The GPS, no doubt in “protection mode” to keep two overmatched old geezers from committing further folly, refused at this point to give us any directions forward on the route, insisting now that we go back to our starting point. We put it in “time out” to consider its disloyalty and used the paper map to set off in the downpour to find lodging for the night. We were beyond tired, weary to the point of near incoherence, soaking wet inside and out. In Petersburg, VA we found an “interesting” motel with a vacancy and the amused proprietor of a nearby Chinese take out restaurant helped these dripping customers load an amazing amount of food onto two bikes for dinner in our room. Being sophisticated diners, we stopped into a gas station for a bottle of their finest red wine for accompaniment.

Things always look better in the morning and a bit of sunshine and blue sky gave us all the optimism we needed. After way too much breakfast in a local restaurant, we filled our tanks and set off on the next route. Section 4 is shaped like a carpenter’s square and is mostly tiny paved roads in the countryside, working its way perilously close to the Washington DC area. The squiggly black lines on the map were a welcome relief after the previous day’s travails (we still had our wet boots as a reminder) and the 250’s ate up the miles easily, swinging back and forth through the tree lined lanes. We were detoured a time or two as a result of flooding but managed to find our way back to the route eventually. The GPS again decided that it knew better what we needed and kept taking us to major roads near, but not on the BDR, so again we shut it down and went with the paper.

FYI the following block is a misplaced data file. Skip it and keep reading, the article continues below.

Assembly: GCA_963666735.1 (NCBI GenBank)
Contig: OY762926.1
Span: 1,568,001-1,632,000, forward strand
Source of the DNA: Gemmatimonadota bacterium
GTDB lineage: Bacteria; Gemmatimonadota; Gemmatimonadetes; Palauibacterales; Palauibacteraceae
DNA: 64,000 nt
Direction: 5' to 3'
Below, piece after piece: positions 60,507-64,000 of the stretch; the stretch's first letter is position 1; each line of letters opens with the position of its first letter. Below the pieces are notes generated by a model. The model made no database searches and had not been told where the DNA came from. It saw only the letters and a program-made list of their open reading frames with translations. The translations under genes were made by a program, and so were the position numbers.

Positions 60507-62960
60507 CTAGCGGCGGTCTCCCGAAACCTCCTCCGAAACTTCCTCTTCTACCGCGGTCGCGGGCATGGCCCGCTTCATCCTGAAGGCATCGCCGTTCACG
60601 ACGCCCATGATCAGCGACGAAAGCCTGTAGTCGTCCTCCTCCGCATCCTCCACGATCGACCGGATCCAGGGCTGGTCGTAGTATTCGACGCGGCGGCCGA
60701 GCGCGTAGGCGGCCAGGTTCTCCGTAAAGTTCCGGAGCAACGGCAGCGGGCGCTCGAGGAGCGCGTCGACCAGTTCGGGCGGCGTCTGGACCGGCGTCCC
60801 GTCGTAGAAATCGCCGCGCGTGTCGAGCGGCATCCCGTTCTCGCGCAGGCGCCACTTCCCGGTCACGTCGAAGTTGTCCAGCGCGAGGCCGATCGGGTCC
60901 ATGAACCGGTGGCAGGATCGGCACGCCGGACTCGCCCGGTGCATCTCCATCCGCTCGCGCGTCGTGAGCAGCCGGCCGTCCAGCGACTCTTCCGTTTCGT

On this route is the Oldtown Low Water Bridge, one of the very few private toll bridges still operating in the US, requiring a 50 cent fee to cross the Potomac River from West Virginia into Maryland. The wooden structure, first erected in 1937, was not much above the fast moving water when we crossed, making our way to the tiny toll shack on the other side. A tin cup on a long handle comes out, the change clinks inside and a voice from the booth says “Thanks ! You’ve just made my day !”

By late afternoon we had finished the section in Shepardstown Maryland and stopped at a church to take advantage of their outdoor pavilion to spread out maps and figure our next move. Jay had a prior obligation that required him to be home in a few days and we could see that the next sections would take us high into Pennsylvania and would necessitate taking major roads on a forced march back to Kentucky. Since we were now only a few miles from Front Royal, the beginning of the Skyline Drive (and a motel we knew was across the street from a fine brewpub) we elected to shelve the BDR for later completion and head south. We will come back.